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The Knicks Can Keep It Going This Weekend

NEW YORK, NY - FEBRUARY 22:  (NEW YORK DAILIES OUT)  Landry Fields #2 of the New York Knicks in action against the Atlanta Hawks on February 22, 2012 at Madison Square Garden in New York City. The Knicks defeated the Hawks 99-82. NOTE TO USER: User expressly acknowledges and agrees that, by downloading and/or using this Photograph, user is consenting to the terms and conditions of the Getty Images License Agreement.  (Photo by Jim McIsaac/Getty Images) Landry Fields, in a game against Atlanta last month.

There are only fifteen games left in this wacky, ludicrous Knicks season. Fifteen games is nothing. A third of that will be over in a week. In this truncated NBA season, every game has counted in a way most games rarely have before in the NBA. But now they really count. The Knicks have had eight different phases this season, and they’d love for those phases to stop at No. 8, the Mike Woodson Gleeful Honeymoon Phase. If there’s a ninth phase, the “Carmelo Decides He Doesn’t Want To Play Defense Anymore” Phase — theoretically speaking — the Knicks could be toast.

Fourteen of these final fifteen games are against the Eastern Conference — the only Western Conference game is at home against the Clippers on April 25 — and of those fourteen, nine are against teams that are either going to make the playoffs or will end up fighting the Knicks for the eighth and final spot. Three of those games are against Chicago and Miami, the two far-and-away best teams in the conference. And two of them are against Atlanta, tonight’s opponent.

To remind, the Knicks desperately need to get out of the No. 7 and No. 8 spots, to avoid the Bulls or Heat in the first round. The quickest way to do this is finish ahead of Boston and Philadelphia in the Atlantic Division. But another way is to catch up with Atlanta and just one of those two teams; they’re three and a half games behind the Hawks right now. So they could make a nice huge step tonight.

The last time the Knicks played the Hawks was February 22, the first win during Linsanity that involved Carmelo Anthony … which is to say, right around the time Linsanity was about to end. (Lin is out again tonight, by the way.) It’s strange that the Knicks could potentially have three major rotation pieces tonight that they didn’t have that night (Lin, Amar’e Stoudemire, Jared Jeffries) and be perceived to be a better team now than they were then.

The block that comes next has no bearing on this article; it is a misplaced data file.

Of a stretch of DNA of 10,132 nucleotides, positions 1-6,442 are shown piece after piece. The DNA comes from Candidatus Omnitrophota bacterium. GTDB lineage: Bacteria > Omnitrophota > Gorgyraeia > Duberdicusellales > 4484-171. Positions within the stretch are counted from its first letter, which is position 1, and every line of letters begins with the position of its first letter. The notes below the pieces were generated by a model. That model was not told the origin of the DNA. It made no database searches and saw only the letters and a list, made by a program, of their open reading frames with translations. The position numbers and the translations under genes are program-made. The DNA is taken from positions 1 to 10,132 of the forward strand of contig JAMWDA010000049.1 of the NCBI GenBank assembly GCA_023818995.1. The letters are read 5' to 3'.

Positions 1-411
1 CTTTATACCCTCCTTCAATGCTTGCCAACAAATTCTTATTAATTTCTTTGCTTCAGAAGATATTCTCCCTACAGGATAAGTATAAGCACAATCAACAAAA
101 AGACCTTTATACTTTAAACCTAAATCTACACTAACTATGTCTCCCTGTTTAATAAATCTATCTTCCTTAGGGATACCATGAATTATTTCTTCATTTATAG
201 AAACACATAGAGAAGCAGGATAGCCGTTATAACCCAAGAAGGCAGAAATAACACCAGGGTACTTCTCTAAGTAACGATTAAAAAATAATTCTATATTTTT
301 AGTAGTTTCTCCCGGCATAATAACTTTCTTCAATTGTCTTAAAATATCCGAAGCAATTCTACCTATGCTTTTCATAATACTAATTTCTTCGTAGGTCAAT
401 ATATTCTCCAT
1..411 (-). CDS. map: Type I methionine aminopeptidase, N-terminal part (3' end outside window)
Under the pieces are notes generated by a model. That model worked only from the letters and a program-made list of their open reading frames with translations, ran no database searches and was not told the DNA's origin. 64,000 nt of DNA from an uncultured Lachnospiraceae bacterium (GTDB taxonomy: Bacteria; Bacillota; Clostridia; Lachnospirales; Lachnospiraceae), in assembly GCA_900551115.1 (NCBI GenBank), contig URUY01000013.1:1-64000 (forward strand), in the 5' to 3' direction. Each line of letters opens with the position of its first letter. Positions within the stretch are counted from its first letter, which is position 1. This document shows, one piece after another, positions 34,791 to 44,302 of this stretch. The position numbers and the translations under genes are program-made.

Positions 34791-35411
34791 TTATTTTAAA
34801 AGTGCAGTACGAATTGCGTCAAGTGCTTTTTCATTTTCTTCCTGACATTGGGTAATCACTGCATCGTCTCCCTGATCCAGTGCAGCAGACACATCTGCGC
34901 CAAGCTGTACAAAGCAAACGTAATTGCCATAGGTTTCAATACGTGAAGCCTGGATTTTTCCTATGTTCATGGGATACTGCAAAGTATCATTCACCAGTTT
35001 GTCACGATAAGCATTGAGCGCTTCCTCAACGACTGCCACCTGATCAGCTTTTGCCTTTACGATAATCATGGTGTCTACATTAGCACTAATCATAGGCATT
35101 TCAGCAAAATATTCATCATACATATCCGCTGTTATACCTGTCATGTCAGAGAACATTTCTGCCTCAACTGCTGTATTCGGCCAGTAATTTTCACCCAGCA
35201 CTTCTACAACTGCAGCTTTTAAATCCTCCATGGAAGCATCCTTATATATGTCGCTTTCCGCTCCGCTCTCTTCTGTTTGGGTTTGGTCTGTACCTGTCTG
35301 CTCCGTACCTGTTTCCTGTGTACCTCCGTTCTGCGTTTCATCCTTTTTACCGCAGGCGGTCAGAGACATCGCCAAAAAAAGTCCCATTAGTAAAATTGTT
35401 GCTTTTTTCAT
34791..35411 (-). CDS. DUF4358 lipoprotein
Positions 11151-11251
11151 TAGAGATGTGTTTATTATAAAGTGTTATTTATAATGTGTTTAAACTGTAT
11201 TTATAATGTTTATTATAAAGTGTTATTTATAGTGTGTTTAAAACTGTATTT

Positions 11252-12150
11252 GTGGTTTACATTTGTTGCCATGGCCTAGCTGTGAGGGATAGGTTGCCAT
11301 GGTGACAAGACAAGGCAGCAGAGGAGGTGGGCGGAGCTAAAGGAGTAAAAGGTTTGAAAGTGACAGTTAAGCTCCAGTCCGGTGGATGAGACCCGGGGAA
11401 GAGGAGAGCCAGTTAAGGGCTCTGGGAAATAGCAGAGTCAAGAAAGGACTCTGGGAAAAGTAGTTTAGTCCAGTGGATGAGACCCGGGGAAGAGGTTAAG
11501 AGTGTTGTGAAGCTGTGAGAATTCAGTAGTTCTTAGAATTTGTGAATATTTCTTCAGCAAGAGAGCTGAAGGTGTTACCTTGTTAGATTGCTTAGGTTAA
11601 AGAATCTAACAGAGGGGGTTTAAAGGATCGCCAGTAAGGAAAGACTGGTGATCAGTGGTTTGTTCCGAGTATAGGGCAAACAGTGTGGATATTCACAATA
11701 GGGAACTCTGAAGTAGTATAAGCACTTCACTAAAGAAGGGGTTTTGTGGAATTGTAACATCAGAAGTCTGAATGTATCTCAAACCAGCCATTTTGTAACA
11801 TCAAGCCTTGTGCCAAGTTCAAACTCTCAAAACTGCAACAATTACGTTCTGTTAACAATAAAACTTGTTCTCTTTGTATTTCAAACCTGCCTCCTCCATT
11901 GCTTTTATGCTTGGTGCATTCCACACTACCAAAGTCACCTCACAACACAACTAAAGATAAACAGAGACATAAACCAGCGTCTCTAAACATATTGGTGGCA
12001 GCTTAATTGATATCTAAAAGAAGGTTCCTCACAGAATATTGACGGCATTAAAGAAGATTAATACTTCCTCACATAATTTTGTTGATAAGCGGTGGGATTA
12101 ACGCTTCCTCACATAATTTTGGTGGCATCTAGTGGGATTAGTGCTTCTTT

But much of that comes down to Mike Woodson, the sudden unlikely superstar of this Phase Eight, the guy who has the Knicks 8-1 in his tenure and who is changing beard culture as we know it. It’s undeniable that the Knicks — not just Carmelo, but everybody — are playing harder since Woodson took over, and Jim Cavan of KnickerBlogger detailed just how hard on the Times’ Off the Dribble blog this morning. Cavan points out that since Woodson became head coach, the Knicks are among the top ten in the NBA in both offensive and defensive efficiency. They’re a different team, across the board. (Imagine how crazy this would all be had the Knicks not lost that silly game at Toronto. We’d be looking at an undefeated Woodson team.)

Tonight, though, is tough, not just because the Hawks are good (even if they’re missing Al Horford) but because Woodson has quite the history with these guys: He’s the one who took over the Hawks when they were terrible, brought them to respectability and then was fired when the team got tired of listening to him. (This is the NBA. That’s how it happens.) There’d be no better revenge than pulling out a win tonight with a team that might be more talented than any of those Hawks teams, a team that just needed the right coach. If the Knicks can win tonight and handle Cleveland and the Garden on Saturday, the Knicks would be three games over .500 heading into a brutal stretch next week (at Indiana, at Orlando, a home-and-home with Chicago, at Milwaukee). Just fifteen games left. There’s no breaks at this point.

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Photo: Jim McIsaac/Getty Images